According to El Tiempo, the arrangement was uncovered after a joint investigation by the FBI and Colombia's police intelligence unit (Dijin) in which 17 kilos of cocaine were intercepted at sea en route to New York. The operation also saw the arrest of alleged representatives of the Revolutionary Armed Forces of Colombia (FARC) and National Liberation Army (ELN) in the Caribbean coastal city of Cartagena.
According to an unnamed Dijin officer cited by El Tiempo, the FARC representative, alias "Frank," and ELN counterpart, alias "Mellizo," engaged in months-long negotiations with a Russian Mafia envoy, which established an agreement to swap guns for drugs at a rate of one rifle per kilo of cocaine.
El Tiempo stated the originally agreed first shipment of 50 kilos had to be reduced to 17 because of logistical problems. After the shipment was intercepted at sea, both Frank and Mellizo were captured in Cartagena, where they expected to receive the guns.
The close working relationship between the FARC and ELN is well documented, with the two groups now supporting each other in combat, politics and colluding in the likes of kidnapping operations. However, this is as true an indication as any that the rebels' drug trafficking activities are deeply intertwined. While for a long time the ELN resisted participation in the drugs trade on ideological grounds, it is now active and engaged in the trade in many of Colombia's key drug production zones.
While the Russian Mafia is known to be present throughout the region -- with notable reports of activity in the likes of Ecuador, Peru and Honduras -- Italian organized crime is more commonly associated with Colombia. This latest bust could point to a concerted effort by the group sometimes referred to as the “most powerful mafia in the world” to make greater inroads into the country.
Yet, with neither the FBI nor the Dijin reporting on the operation so far, details remain scant. If the El Tiempo report is accurate and the guerrilla representatives were captured while awaiting the arrival of the arms, it opens up the possibility that the operation was a sting like that seen off the coast of Guinea-Bissau in 2013. In that operation, US agents posed as FARC guerrillas selling cocaine to capture corrupt members of the Bissau-Guinean military.


Defendants in Taiwanchik US organized-crime case prepare for sentencing


MOSCOW, February 11 (RAPSI, Ingrid Burke) – Nicholas Hirsch, a defendant who pleaded guilty to conspiracy to commit wire fraud in a high-profile US criminal case targeting Russian-American organized crime, filed documents Tuesday appealing for leniency in his upcoming sentencing.
In an indictment unsealed by US prosecutors in April, Hirsch was charged alongside 33 co-defendants in connection with two alleged Russian-American criminal enterprises accused of having laundered tens of millions of dollars through such means as the operation of at least two international bookmaking operations.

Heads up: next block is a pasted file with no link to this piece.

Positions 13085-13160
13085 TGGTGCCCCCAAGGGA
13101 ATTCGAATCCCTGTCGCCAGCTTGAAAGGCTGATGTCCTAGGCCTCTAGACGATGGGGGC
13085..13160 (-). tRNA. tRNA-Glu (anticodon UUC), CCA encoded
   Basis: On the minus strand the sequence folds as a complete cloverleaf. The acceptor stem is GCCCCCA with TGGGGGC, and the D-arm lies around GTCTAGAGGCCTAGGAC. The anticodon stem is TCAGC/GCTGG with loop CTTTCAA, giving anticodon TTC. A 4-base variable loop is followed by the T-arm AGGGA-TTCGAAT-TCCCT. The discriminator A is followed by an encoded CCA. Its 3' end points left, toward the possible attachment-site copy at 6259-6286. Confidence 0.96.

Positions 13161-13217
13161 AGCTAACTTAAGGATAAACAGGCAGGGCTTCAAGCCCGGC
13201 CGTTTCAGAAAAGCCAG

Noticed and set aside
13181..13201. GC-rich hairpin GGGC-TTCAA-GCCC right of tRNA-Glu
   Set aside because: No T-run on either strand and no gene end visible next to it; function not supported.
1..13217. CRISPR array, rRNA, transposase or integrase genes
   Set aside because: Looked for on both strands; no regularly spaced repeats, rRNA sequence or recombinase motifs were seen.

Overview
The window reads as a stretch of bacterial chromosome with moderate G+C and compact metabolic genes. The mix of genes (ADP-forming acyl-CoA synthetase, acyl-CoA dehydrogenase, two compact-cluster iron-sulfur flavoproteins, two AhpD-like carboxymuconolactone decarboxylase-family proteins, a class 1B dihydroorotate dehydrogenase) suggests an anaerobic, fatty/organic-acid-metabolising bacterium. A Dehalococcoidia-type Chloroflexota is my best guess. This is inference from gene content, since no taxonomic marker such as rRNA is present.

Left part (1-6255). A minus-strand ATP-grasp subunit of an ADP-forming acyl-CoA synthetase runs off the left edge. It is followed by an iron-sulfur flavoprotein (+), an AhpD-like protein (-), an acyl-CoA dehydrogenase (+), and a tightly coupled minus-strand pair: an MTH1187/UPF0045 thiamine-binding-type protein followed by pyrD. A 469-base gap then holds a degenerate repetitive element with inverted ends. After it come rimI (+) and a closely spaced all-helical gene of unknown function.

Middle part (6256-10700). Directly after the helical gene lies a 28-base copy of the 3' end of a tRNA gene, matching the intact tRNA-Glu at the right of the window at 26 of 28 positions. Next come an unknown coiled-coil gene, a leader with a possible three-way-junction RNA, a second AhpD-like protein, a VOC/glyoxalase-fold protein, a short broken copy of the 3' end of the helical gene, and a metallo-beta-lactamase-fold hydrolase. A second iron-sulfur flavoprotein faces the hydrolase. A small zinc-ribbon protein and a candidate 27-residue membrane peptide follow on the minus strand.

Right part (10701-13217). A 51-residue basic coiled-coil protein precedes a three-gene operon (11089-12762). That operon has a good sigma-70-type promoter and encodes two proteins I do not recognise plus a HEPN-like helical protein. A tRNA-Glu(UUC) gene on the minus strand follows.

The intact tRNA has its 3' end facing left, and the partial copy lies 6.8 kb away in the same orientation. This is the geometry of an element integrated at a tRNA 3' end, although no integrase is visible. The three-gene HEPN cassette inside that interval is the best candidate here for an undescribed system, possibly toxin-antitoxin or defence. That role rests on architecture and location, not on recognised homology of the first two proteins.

According to the statement accompanying the indictment, the bookmaking organizations catered to extremely wealthy clients in the US, Russia, and Ukraine.
Describing the two organizations, the prosecution statement claimed: “One enterprise, the Taiwanchik-Trincher Organization, run by VADIM TRINCHER, is alleged to have laundered tens of millions of dollars from Russia and the Ukraine through Cyprus and into the U.S. The other enterprise, the Nahmad-Trincher Organization, run by ILLYA TRINCHER, the son of VADIM TRINCHER, is alleged to have been financed by, among other entities, a prestigious art gallery in New York City.”
The statement noted that Hirsch faced 20 years in prison along with three years of supervised release, as well as a fine of either $500,000 or twice the amount of money gained from the alleged crimes, or twice of that lost by the victims on a charge of conspiracy to commit wire fraud.
Hirsch pleaded guilty to the single count of conspiracy to commit wire fraud in October.
Hirsch’s sentencing memo pleaded with the court to consider him as a whole, not merely for the conduct that led to the present charges.
His defense team pleads: “Nicholas Hirsch accepts full responsibility for his conduct and now comes before this Court to accept the consequences of his actions. He understands that the path that brings him before Your Honor was forged of his own free will and poor decision. He is truly sorry for his actions.”
The memo went on to emphasize the upstanding life he left behind: “He has compromised a promising career in the financial services industry, built through a decade of hard work, and tarnished an otherwise impeccable reputation. He has disappointed family and friends. For this, he blames no one but himself.”
According to the memo, the plea agreement stipulated a $25,000 forfeiture and a sentencing guideline ranging from four to ten months of custodial service, further providing that the defense team could argue for a below-the-range sentence.
Hirsch’s memo urges the court: “Nicholas respectfully submits that a below-the-range sentence and $25,000 forfeiture is sufficient, but not greater than necessary, to comply with the [relevant] statutory directives.”
Hirsch’s sentencing hearing is scheduled for February 25.